Green logistics is a form of logistics which is calculated to be environmentally and often socially friendly in addition to economically functional. As early as the 1980s, several companies were concerned with developing green logistics, and interest in the concept soared with increased consumer concerns about how products were manufactured and delivered in the early 21st century. Many modern companies pride themselves on their environmentally friendly policies and practices, and companies which are interested in adopting green logistics can utilize the services of logistics consultants who specialize in helping companies convert, reform, and streamline their existing logistics systems.
Logistics involves the movement of products from every step between raw materials and end consumer of a finished product. One of the key focuses of logistics is delivering a product which will satisfy consumers at the lowest possible cost, and a variety of creative measures can be used to cut costs and reduce overall costs. Supply chain management, warehousing, retailing, manufacturing, and safety inspections are all a part of logistics.
In the case of green logistics, all of the issues which pertain to regular logistics still apply, with the added factor of environmental friendliness. Sometimes, making products environmentally friendly also happens to play into economic concerns. For example, a beverage manufacturer could reduce the use of plastics by making thinner bottles, thereby cutting down on shipping costs. In other instances, making a product environmentally friendly may cost more, causing it to come into conflict with traditional logistics.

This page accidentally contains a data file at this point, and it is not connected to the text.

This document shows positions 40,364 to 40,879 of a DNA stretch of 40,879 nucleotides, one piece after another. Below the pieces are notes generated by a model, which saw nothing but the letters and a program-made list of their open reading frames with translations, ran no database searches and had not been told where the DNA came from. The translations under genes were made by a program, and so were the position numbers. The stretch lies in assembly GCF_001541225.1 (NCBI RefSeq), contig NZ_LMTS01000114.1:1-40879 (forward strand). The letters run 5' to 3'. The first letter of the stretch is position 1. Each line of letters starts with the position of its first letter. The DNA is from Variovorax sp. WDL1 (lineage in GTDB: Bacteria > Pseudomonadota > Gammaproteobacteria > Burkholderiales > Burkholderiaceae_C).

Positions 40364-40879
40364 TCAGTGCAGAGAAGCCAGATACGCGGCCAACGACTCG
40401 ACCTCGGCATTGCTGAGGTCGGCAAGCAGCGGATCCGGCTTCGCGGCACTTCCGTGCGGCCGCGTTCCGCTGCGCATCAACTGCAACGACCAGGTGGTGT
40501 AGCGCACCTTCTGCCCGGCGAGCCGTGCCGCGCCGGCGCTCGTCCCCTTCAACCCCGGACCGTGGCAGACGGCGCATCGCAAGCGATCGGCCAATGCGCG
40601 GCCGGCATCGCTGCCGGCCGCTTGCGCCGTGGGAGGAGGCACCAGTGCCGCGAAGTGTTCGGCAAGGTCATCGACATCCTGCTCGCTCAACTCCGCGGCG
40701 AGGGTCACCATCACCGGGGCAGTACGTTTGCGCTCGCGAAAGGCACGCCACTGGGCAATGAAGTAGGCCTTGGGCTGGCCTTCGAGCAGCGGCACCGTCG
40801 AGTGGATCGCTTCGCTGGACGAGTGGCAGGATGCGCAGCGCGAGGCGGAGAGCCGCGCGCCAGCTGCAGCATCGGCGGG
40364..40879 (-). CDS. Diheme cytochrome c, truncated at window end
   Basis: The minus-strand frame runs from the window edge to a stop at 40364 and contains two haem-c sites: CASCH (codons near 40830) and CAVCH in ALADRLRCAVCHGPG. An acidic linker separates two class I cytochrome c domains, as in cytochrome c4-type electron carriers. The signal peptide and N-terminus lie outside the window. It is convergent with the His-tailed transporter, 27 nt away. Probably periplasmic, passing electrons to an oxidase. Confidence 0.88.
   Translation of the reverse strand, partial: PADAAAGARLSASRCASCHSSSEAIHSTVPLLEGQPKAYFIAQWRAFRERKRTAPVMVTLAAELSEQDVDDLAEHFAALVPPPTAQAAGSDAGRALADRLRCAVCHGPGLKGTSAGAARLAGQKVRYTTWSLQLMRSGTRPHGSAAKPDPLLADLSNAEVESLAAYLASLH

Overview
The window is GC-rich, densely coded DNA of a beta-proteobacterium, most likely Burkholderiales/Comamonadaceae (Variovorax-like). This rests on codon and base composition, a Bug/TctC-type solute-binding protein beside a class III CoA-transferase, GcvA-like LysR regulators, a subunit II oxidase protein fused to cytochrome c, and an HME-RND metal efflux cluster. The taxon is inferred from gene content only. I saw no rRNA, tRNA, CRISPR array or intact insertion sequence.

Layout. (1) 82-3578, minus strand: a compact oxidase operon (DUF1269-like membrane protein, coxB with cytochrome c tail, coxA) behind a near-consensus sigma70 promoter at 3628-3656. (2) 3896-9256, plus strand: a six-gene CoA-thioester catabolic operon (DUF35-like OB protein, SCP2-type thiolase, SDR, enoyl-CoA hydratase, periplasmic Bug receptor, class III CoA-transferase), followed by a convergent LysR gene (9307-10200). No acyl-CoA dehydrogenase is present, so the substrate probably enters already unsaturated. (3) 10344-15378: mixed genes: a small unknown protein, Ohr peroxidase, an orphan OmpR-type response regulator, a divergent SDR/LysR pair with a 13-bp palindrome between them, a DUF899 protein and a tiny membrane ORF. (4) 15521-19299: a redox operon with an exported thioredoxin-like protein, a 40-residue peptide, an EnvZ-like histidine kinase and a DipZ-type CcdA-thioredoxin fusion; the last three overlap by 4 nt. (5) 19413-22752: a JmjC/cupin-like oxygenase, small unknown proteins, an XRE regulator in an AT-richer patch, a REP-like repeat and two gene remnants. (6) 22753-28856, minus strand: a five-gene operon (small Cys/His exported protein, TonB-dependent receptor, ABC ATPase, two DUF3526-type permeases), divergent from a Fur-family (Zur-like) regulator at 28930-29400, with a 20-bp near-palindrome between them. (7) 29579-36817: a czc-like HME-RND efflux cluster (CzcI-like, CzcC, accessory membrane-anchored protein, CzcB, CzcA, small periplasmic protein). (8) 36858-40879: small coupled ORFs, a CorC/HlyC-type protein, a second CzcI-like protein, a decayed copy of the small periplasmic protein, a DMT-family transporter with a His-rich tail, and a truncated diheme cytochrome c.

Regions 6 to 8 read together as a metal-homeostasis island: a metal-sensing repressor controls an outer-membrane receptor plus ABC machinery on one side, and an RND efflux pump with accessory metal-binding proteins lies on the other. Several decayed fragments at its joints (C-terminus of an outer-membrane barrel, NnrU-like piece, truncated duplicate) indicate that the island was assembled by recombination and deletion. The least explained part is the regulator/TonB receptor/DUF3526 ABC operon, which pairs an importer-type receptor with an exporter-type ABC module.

Social issues may also be considered, because consumers are sometimes concerned about the social impact of a product. For example, if a cut flower company grows flowers organically but underpays its workers and refuses to allow them to unionize, consumers might boycott the company even though the manufacturing process is “green.” Companies may actively promote worker and community welfare to emphasize that they believe in community responsibility as well as environmental responsibility, so that their products are more appealing to consumers.
Every stage of product manufacturing and delivering can benefit from green logistics, from developing better methods to extract raw materials to reducing packaging on products when they are prepared for delivery. Consumers are sometimes willing to pay more for products bearing labeling which indicates that the parent company practiced environmental and social responsibility when making the product, which makes green logistics appealing from a business standpoint as well as an ethical one.
Some examples of green logistics include: shipping products together, rather than in smaller batches; using alternative fuel vehicles for manufacturing and shipping; reducing overall packaging; utilizing raw products which are harvested in a sustainable way; building facilities for manufacturing and storage which are environmentally friendly; and promoting recycling and reuse programs.